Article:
Matching subsidies do not compensate for cuts in regional funds

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Overall government spending is planned to be £1,182bn in 2022-23. The compensatory spending announced last week was just £2.1bn – less than 0.2% of that amount (editor’s note, January 18). It is how the remaining 99.8% is spent that has created a major regional imbalance that is distorting the UK economy. Mainstream funding has depressed the north – and other areas outside London such as the West Country – and it is mainstream funding that needs to be balanced if equalization is ever to become a reality.

A good place to start would be bus services, where the government is overseeing the demise of terminals outside London just when cost of living and climate crises call for a ‘London solution’ (i.e. public control and ownership) for the whole country. Reasonable spending can solve the incessant chaos on northern railroads so often reported but rarely with solutions offered.
Jim Bamford
Sheffield

• Spent 30 years in various local councils, including eight years in the police force. It seemed during this period that we spent a lot of time and, usually by appointing consultants, a lot of money bidding for extra money from the central government. We have rarely been successful.

The current idea of ​​leveling up is another example of Westminster politicians thinking they know best, throwing a strange bone off the banquet table to be scraped off by the dogs below.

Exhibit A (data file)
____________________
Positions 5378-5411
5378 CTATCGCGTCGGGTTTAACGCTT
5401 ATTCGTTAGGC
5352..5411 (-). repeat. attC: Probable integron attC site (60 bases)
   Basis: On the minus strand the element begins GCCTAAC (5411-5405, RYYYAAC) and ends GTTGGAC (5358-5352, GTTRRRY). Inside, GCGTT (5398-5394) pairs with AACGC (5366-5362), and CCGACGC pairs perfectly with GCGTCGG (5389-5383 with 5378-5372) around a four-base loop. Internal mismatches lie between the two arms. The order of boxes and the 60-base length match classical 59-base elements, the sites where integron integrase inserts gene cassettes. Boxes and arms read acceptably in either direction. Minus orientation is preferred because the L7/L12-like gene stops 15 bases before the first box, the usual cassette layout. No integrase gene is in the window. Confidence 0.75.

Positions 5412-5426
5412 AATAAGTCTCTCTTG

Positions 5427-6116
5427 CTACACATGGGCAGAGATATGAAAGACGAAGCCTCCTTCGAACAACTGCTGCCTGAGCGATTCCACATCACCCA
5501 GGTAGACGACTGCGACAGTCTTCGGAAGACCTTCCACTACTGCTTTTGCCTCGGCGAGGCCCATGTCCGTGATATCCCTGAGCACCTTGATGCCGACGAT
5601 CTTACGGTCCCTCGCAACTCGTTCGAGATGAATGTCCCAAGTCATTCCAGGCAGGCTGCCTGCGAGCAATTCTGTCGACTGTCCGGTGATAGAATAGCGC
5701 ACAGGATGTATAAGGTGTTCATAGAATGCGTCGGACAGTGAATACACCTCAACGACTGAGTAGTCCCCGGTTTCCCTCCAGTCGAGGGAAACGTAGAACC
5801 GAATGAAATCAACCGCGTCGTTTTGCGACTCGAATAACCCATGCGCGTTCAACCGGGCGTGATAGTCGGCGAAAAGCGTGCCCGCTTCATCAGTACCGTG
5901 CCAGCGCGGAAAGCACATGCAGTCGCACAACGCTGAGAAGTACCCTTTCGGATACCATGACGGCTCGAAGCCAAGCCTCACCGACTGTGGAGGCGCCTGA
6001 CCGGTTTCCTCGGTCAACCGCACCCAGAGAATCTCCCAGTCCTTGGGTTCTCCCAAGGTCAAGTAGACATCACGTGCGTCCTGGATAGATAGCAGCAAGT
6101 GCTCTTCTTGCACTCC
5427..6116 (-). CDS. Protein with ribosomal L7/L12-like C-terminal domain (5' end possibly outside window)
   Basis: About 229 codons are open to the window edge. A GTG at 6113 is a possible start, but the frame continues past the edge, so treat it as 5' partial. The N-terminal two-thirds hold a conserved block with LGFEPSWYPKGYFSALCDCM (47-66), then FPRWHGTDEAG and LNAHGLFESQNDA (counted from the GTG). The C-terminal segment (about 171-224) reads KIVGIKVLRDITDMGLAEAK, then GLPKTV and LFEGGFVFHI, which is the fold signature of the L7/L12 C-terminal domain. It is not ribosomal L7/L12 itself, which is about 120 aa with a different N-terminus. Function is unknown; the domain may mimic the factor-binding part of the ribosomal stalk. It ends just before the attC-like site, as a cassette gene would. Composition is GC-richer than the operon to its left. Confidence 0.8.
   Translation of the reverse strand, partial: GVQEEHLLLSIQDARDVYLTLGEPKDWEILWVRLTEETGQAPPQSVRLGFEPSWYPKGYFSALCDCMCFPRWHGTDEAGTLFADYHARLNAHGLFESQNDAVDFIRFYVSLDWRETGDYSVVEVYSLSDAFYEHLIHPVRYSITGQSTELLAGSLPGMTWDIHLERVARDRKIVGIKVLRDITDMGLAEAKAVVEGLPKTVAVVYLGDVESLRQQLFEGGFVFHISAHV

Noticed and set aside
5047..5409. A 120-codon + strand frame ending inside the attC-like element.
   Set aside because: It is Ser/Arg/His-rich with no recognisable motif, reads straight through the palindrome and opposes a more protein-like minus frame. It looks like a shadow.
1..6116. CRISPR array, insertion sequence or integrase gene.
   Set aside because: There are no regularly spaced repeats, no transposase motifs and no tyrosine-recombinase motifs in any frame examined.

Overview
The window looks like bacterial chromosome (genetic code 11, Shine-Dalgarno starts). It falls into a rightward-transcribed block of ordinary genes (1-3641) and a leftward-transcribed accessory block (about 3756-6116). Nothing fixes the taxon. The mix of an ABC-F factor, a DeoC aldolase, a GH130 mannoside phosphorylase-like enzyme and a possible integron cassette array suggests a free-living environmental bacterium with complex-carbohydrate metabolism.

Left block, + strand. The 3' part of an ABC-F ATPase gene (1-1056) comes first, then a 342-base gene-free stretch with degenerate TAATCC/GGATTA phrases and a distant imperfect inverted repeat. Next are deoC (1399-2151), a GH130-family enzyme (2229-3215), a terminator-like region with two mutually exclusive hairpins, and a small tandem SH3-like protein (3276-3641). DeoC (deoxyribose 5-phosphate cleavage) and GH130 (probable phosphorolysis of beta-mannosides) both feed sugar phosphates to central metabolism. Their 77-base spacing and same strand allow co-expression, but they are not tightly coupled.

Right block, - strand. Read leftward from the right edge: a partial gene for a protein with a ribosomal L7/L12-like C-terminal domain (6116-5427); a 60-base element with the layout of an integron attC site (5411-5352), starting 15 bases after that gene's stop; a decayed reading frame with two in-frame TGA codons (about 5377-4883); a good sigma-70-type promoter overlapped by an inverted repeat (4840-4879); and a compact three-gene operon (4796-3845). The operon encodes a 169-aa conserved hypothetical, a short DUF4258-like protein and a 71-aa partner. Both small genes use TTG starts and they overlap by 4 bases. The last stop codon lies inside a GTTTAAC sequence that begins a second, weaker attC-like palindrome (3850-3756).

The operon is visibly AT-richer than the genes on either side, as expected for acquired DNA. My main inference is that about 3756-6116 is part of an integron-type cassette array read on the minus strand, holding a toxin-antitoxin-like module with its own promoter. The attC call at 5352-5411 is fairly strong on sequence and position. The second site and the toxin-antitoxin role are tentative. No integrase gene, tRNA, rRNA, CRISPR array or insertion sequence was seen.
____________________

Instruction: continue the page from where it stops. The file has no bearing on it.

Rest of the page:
Like Northern Ireland, Wales and Scotland, where the process has already begun, England needs a proper transfer of real tax and decision-making power to its regions, coupled with the establishment of regional assemblies. The “national parliament” at Westminster can deal with foreign affairs, defence, immigration, currency, etc. Welcome to a federal UK.
John Marriott
North Hykeham, Lincolnshire

• One benefit of the lockdown was the sudden global access via Zoom to London events and discussions from which we in the north of England are usually excluded. Unfortunately, now that the Covid threat has “passed”, this display of leveling up is second to none.
Joanna Christina
Hebden Bridge, West Yorkshire

• While it is tempting to review the list of projects that have been successful in securing equalization funds, uncovering real or perceived injustices in the process and outcomes, this is only a side show. Those who are serious about community decline should question the resolute policy of undermining local government that has led to central government funding for local services being reduced by some 40% over the last dozen or so years.

Photogenic projects that give ministers the ability to cut ribbons or put up signs are a poor substitute for cuts that have closed libraries, brought entertainment centers to a halt, left gaps unfilled and reduced care for vulnerable and vulnerable people.
Les Bright
Exeter

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